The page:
By Bill Wine
KYW Newsradio 1060
PHILADELPHIA (CBS) — He’s only got one Oscar nomination under his belt so far, but Jake Gyllenhaal still has a long way to go.
In an eclectic array of films, including Donnie Darko, October Sky, Brokeback Mountain (his Oscar nod for Best Supporting Actor), Jarhead, Zodiac, The Good Girl, Love and Other Drugs, Source Code, Prisoners, Enemy, and End of Watch, he has exhibited considerable range, energy, restraint, and discipline.
So he’s been fine a number of times, but never better than he is in the contemporary after-hours thriller, Nightcrawler. His single-minded, relentless, amoral Louis Bloom is an antihero for the ages.
At the outset, scavenger Bloom is a between-jobs motormouth hustler who, while ghoulishly sneaking around fencing stolen goods – that he stole — discovers the phenomenon of nightcrawling in Los Angeles when he sees a freelance crime photojournalist of sorts, played by Bill Paxton, shooting news video at the site of a late-night car crash that he will soon sell to the highest-bidding news operation among local TV stations.
So Louis – who, if he’s not a vampire, would appear to be an insomniac — wheels and deals until he is in possession of a camcorder and a police scanner, takes on a desperate, even-less-qualified-than-he-is assistant (Riz Ahmed) as a ride-along intern, and begins chasing overnight news stories – stabbings, car accidents, fires, murders, whatever — as an ethically bankrupt videographer.
And he’s got an absolute knack for it, as he spends his sleepless nights cruising the mean streets of nocturnal L.A. and speeding around to make money, most of it from Nina, the desperate news director of L.A.’s lowest-rated, early-morning news show, played by Rene Russo, who describes the ideal newscast as “a screaming woman running down the street with her throat slit.”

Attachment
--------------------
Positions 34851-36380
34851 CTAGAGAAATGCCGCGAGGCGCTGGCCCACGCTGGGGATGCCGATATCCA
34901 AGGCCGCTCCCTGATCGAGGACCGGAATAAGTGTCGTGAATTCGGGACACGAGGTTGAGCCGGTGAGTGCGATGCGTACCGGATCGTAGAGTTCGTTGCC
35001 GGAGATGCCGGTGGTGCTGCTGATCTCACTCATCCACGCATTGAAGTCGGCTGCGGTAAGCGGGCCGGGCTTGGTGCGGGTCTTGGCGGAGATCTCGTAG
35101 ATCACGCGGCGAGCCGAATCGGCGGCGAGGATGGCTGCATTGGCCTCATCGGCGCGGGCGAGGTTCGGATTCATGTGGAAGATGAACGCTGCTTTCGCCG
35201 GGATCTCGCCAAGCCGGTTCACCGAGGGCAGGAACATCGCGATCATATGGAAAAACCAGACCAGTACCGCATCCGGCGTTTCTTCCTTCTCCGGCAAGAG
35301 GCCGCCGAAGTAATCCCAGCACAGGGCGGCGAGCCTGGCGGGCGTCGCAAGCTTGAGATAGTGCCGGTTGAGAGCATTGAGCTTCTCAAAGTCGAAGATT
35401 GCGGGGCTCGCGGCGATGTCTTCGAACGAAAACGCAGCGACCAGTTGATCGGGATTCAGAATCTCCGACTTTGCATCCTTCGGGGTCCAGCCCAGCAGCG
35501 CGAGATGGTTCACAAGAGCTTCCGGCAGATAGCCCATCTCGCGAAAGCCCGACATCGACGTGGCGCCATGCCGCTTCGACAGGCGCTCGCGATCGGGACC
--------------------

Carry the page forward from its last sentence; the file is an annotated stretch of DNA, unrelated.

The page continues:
On the job, Bloom can’t stop sharing career advice, self-help jargon, and tips for success that he has gleaned from the Internet, his college of choice, and carefully, if not maniacally, memorized.
“I’ve been told I’m persistent,” he understates proudly.
Gyllenhaal’s fascinating portrait, one for which he slimmed down considerably, is of a monotonic speechifier, ambitious entrepreneur, and sociopathic manipulator willing to lie and withhold information from the police, rearrange a crime scene to make it more photogenic, resort to blackmail, negotiate the price of anything no matter how personal, and place colleagues in harm’s way. In short, whatever it takes to get the footage he needs to make a sale.
Nightcrawler — marking the debut of writer-director Dan Gilroy (Russo’s real-life husband), who wrote the screenplays for The Bourne Legacy, Two for the Money, Real Steel, and The Fall, and whose brother Tony is one of his producers and whose brother John is his editor — plays out as a satirical cautionary tale about, among other things, the “If it bleeds, it leads” state of sensationalistic broadcast journalism, but with a slyly dark sense of humor that keeps the film on this side of the pretentiousness fence.
And Gilroy generates an impressive amount of suspense, all the more surprising when you consider that the protagonist does not have our rooting interest and yet we’re invested in the world being depicted: our world.
We do, it turns out, wait in vain for a backstory that explains just how Louis came to bloom. Not that he changes much from start to finish, but his achievement in search of his fame-and-fortune dream certainly allows him to reveal himself to us, in all his gory glory.
But everything’s jake because Gyllenhaal is splendidly commanding and perversely amusing in a rogue role so dominant, the character study could easily have been titled Louis Bloom.
So let’s videotape 3 stars out 4. Nightcrawler is a haunting all-nighter with dangerous, astonishing, compelling – and, gulp, successful — Louis Bloom leaving and leading us to wonder just what it was that he crawled out from under.